According to the Centers for Disease Control (CDC), 26% of adults in the United States have some type of disability. However, unemployment is usually 10.1% or higher. One of the reasons for the underemployment of persons with disabilities (PwD) is that businesses routinely ignore their value.
It’s vital to ensure that you provide job training for adults with learning disabilities and support them. Employing people with disabilities means attracting more candidates, increasing your talent pool, and boosting productivity.
Here are a few ways that you can help disabled employees succeed in the workplace.
Being a rockstar recruiter goes beyond simply stating on job descriptions that you can adapt your interview processes to meet different candidates’ needs. A large number of recruitment agencies aren’t approachable or accessible to people with disabilities. Ensure your online application systems and job descriptions are genuinely accessible to all people.
This could mean providing documents in large print for people to print, uploading easy-to-read versions, or creating them in braille.
It’s essential to remember that not all disabilities are physical. This is something that you should take into account when modifying your work conditions for all employees. Employees with near-divergent conditions such as dyslexia, ADHD, and autism can find loud noise and bright lights difficult.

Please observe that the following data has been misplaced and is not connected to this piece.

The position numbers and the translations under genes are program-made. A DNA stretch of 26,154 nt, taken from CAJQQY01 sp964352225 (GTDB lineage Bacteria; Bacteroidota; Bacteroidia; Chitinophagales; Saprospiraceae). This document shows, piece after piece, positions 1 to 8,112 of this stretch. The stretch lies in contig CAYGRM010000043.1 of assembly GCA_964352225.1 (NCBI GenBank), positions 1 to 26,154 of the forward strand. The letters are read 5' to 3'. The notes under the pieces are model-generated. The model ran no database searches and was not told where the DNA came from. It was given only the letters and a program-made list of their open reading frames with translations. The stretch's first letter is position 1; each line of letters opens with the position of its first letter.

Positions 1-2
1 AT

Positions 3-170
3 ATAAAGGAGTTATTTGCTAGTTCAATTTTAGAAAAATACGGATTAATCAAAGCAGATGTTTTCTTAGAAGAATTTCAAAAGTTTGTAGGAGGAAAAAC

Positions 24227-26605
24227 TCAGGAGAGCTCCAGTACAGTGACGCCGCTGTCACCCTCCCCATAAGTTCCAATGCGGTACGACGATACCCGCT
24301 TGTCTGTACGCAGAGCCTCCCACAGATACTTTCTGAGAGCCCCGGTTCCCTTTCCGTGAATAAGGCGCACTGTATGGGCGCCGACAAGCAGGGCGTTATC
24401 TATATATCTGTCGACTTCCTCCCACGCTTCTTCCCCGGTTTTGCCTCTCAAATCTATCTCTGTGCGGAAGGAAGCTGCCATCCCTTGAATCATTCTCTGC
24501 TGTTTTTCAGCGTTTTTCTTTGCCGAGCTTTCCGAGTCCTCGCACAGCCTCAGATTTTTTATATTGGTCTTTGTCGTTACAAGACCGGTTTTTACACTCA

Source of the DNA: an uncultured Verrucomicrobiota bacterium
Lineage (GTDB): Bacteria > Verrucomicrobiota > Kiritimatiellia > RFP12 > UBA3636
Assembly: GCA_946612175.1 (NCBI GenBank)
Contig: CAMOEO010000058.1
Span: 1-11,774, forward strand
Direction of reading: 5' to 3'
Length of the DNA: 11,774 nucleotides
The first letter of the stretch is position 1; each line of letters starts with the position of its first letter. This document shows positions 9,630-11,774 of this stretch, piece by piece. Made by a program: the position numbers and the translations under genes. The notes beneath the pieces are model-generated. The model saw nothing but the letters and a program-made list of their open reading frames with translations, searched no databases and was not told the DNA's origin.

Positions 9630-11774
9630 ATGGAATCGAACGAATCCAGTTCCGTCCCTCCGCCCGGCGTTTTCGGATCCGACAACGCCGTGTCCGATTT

Consider providing natural lighting, noise-canceling headphones, and a space in the office they can retreat to. Better yet, allow your employees the flexibility to work from home. This will give them the flexibility to decide when they want to go into the office and avoid hours of commuting.
Additionally, if you are meeting clients or holding a conference at an external venue, always ask beforehand if the property is accessible for your employees with mobility issues. It’s important that everyone feels included not just inside of the workplace but also outside.
Employees who do not have disabilities may be unaware of the needs and support required by coworkers who have a disability. Training people about the difficulties that those people might face at work can open their eyes to things they should be considering.
Training does not have to be formal; it can be ongoing and peer-led. Consider having your employees with disabilities speak up about issues they have encountered if they are comfortable, so people get a first-hand experience of difficulties on the job.
Team activities can be a big part of how your team gels. After all, it’s where people get to talk to each other about something other than work. Having a good working relationship with colleagues can make a difference in getting work done.
You should ensure everyone can attend and participate in team events. If you are having a get-together in the office, make sure that all of your coworkers with disabilities know about it and are able to participate if they want.
The Simmons Advantage is here to help your team foster an inclusive and empowering environment for all workers. Check out our approach to get a better idea of what we do or schedule a consultation with one of our specialists.
We can support your team in the development of inclusive job skills training programs for your employees with disabilities.